"The poet only asks to get his head into the heavens. It is the logician who seeks to get the heavens into his head. And it is his head that splits." G.K. Chesterton

Saturday, March 5, 2011

Waking up each day: "A Rebirth"

A thought I have had since the time I had been working nights in a large studio. Our brain has a way of reconstructing reality each day analogous to a rebirth, and so a waking day (interval) could be seen this way as a "life". In the morning certain planning and anticipatory procedures take place. The entire day is punctured by certain routines which could be considered as equivalent to "rites of passage".

Having worked nights, and seeing some fellow workmen/women returning to work in the morning, I became aware of how our perceptions of "any given moment" differed. This become obvious not only from the general behavior patterns, but also from interactions and conversations with them. The morning arrivees would generally tend to interact with each other, as would the bunch of those who stayed overnight. This observation verifies an extension of the analogy, since youth generally "sticks" together, as do the more mature folk.

Anyway, the thought I had today was this. If we permit the analogy of each morning being a kind of "re-birth", and consider "the by now non controversial thesis" that life experiences (childhood in particular) determine to a degree how we live out the rest our lives, then we could make an equally uncontroversial hypothesis that our experiences from the earlier part of the day (the few hours after waking in particular) will to a degree influence how the rest of the day plays out for us. For example, I'm sure that most of you had an experience in the past where some annoying or frustrating experience ruined the rest of your day.

Also, and this is the interesting bit, I have observed that older people, including myself as I age, tend to gradually fall into a more rigorous and fixed morning routine. This routine set also tends to grow over time. Now if we consider the above hypothesis, then it should be expected that such limitation of early morning experiences inadvertently limits the way the rest of the day will be "lived out". The self imposed narrowing of the morning experiences narrows down our outlook and hence experiences and set of behaviors for the rest of the day.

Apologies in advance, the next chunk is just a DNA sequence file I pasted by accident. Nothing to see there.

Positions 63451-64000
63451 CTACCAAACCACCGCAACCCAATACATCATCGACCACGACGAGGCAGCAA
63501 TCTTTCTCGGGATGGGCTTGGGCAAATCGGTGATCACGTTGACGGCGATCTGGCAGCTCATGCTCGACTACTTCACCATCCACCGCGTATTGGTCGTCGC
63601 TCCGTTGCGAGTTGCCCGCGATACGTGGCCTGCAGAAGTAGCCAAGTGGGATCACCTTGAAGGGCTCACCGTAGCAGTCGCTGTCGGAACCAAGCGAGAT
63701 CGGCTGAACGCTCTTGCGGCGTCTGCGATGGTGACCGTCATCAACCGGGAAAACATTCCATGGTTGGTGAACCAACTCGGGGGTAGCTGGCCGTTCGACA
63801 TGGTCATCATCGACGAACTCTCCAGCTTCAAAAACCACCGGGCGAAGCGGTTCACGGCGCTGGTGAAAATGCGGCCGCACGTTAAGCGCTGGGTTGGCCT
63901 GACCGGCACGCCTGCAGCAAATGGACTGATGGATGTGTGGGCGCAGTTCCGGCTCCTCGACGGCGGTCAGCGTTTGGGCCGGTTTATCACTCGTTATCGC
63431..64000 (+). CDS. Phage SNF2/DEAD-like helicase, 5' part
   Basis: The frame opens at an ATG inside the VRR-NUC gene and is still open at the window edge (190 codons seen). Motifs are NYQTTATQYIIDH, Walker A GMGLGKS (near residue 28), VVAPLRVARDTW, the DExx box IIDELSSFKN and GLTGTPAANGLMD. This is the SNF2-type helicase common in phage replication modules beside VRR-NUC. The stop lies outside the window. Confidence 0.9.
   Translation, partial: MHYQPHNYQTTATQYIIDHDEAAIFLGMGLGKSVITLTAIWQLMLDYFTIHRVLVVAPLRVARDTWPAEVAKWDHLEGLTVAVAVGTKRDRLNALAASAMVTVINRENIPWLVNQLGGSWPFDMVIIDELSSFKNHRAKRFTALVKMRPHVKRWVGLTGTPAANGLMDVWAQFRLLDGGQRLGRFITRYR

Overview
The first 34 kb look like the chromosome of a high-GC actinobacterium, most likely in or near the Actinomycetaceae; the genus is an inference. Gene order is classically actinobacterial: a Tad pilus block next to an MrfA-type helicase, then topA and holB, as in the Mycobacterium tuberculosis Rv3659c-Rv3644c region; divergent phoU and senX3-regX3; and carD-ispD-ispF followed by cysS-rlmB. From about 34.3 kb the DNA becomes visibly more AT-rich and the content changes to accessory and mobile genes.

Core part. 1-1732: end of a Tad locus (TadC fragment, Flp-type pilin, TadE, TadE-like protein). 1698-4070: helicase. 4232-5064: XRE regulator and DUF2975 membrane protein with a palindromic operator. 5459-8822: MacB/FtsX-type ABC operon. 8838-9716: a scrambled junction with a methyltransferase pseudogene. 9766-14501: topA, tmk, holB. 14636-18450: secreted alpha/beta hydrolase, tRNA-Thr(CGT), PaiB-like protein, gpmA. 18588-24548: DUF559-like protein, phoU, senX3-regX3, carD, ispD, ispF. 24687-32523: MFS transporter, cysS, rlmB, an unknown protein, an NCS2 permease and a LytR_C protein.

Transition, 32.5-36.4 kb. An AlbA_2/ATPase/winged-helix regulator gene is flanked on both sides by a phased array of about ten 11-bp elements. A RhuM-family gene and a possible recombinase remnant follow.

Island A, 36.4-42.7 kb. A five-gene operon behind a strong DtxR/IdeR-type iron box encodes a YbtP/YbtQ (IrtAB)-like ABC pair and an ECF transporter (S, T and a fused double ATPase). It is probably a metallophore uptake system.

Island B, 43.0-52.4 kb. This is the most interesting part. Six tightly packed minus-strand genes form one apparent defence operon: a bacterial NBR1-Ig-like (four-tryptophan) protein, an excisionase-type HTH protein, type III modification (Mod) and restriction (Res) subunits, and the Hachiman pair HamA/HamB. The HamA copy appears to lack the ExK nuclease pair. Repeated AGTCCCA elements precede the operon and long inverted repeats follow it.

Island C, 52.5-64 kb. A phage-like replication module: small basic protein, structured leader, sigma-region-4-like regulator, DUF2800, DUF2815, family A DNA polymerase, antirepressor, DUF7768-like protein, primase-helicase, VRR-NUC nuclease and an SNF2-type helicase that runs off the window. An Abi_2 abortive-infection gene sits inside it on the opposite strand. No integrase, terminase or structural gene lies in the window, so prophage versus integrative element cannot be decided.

That's not to say that this is a bad thing. It seems that this way we self determine how each day plays out - I guess in some sense this is an emphasis of our uniqueness - we fall into our unique and self determined patterns of behavior and being in general (this includes how we "take in" the World i.e. our word constructs). It may also be interpreted as a way that our body settles to a more efficient way of functioning i.e. it follows patterns that have proven to work in the past.

On the other hand, in an epistemic sense this observation transcends those behavioral patterns (it becomes aware of them), and it may be useful to anyone who feels their life has entered an uncomfortable infinite loop, and they would wish to free themselves from it. What would be the best strategy to break out? - Diversify your "daily childhood"!

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